applemagbr211126_article_030_01_01
2 min
apple suing israeli hacker-for-hire company nso group

Apple announced it is suing Israel’s NSO Group, seeking to block the world’s most infamous hacker-for-hire company from breaking into Apple’s products, like the iPhone. Apple said in a complaint filed in federal court in California that NSO Group employees are “amoral 21st century mercenaries who have created highly sophisticated cyber-surveillance machinery that invites routine and flagrant abuse.” Apple said NSO Group’s spyware, called Pegasus, had been used to attack a small number of Apple customers worldwide. “State-sponsored actors like the NSO Group spend millions of dollars on sophisticated surveillance technologies without effective accountability. That needs to change,” said Craig Federighi, Apple’s senior vice president of software engineering. NSO Group has broadly denied wrongdoing and said its products have been used by governments to save lives. “Pedophiles and terrorists can freely operate in technological…

applemagbr211126_article_040_01_01
6 min
do it yourself apple opens a new era for device repairs

In the US alone, the cell phone repair sector is worth an estimated $4 billion with thousands of repair stores existing to help fix iPhones, iPads, and more. Apple’s Self Service Repair program could revolutionize the sector and put the power back into consumers’ hands. INTRODUCING SELF SERVICE REPAIR In recent years, Apple has made it clear that consumers should have their smartphones and tablets fixed by an Apple professional, for fear of having their device broken or tampered with. The company went one step further with iOS 15. If you had your screen repaired by a third-party service provider or a company that wasn’t part of Apple’s authorized repair scheme, Face ID was rendered useless. A number of high-profile organizations rightfully protested the move, and after some backlash the Cupertino company…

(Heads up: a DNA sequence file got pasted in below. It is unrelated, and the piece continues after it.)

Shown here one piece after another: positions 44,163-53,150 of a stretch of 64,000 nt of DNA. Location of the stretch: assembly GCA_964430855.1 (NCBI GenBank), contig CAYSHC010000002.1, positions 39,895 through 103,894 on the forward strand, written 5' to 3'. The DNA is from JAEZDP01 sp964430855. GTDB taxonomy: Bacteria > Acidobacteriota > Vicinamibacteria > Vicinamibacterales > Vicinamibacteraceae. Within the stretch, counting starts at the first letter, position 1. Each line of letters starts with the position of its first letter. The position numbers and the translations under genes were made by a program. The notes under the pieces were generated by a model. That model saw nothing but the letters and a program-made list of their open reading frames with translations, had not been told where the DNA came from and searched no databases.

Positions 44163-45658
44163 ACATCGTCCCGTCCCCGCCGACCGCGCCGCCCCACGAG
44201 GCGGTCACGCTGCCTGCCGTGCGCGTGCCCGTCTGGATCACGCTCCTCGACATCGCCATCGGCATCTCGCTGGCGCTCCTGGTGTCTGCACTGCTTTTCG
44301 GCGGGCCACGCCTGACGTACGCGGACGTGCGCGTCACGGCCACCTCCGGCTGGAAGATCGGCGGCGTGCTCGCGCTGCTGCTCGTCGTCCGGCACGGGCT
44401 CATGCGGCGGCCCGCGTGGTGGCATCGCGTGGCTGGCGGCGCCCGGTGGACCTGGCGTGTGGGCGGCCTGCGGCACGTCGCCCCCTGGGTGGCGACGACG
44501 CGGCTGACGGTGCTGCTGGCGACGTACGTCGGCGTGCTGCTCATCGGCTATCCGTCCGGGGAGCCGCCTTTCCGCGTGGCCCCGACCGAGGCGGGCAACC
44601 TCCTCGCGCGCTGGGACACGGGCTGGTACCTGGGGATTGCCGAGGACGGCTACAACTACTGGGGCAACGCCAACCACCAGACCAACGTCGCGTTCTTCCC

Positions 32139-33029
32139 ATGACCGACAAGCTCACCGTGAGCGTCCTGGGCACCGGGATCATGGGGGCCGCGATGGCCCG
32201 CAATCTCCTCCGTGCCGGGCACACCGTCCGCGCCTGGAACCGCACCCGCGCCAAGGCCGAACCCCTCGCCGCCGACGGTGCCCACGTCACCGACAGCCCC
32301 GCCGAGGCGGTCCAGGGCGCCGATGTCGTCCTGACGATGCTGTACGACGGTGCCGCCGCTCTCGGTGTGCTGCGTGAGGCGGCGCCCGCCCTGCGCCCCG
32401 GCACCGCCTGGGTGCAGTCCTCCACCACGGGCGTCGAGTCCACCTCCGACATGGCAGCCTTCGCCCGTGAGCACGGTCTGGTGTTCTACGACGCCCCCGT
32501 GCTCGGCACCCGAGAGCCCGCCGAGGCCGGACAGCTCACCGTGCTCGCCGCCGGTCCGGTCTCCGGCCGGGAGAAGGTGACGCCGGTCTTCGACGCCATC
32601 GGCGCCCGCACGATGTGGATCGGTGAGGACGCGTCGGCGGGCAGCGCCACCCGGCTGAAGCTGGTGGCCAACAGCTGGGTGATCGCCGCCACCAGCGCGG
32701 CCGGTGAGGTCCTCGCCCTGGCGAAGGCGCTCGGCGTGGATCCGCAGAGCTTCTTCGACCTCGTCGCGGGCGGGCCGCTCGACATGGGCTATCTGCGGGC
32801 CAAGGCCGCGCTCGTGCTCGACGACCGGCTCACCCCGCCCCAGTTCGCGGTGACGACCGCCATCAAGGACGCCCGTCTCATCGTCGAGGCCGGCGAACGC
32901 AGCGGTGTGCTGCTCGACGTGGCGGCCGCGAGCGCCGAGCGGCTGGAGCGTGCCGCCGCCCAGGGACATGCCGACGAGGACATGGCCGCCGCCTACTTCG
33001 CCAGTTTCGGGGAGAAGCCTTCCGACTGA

applemagbr211126_article_048_01_01
2 min
nasa launches spacecraft to test asteroid defense concept

NASA launched a spacecraft Tuesday night on a mission to smash into an asteroid and test whether it would be possible to knock a speeding space rock off course if one were to threaten Earth. The DART spacecraft, short for Double Asteroid Redirection Test, lifted off from Vandenberg Space Force Base atop a SpaceX Falcon 9 rocket in a $330 million project with echoes of the Bruce Willis movie “Armageddon.” If all goes well, the boxy, 1,200-pound (540-kilogram) craft will slam head-on into Dimorphos, an asteroid 525 feet (160 meters) across, at 15,000 mph (24,139 kph) next September. “This isn’t going to destroy the asteroid. It’s just going to give it a small nudge,” said mission official Nancy Chabot of Johns Hopkins Applied Physics Laboratory, which is managing the project. Dimorphos orbits a much…

applemagbr211126_article_070_01_01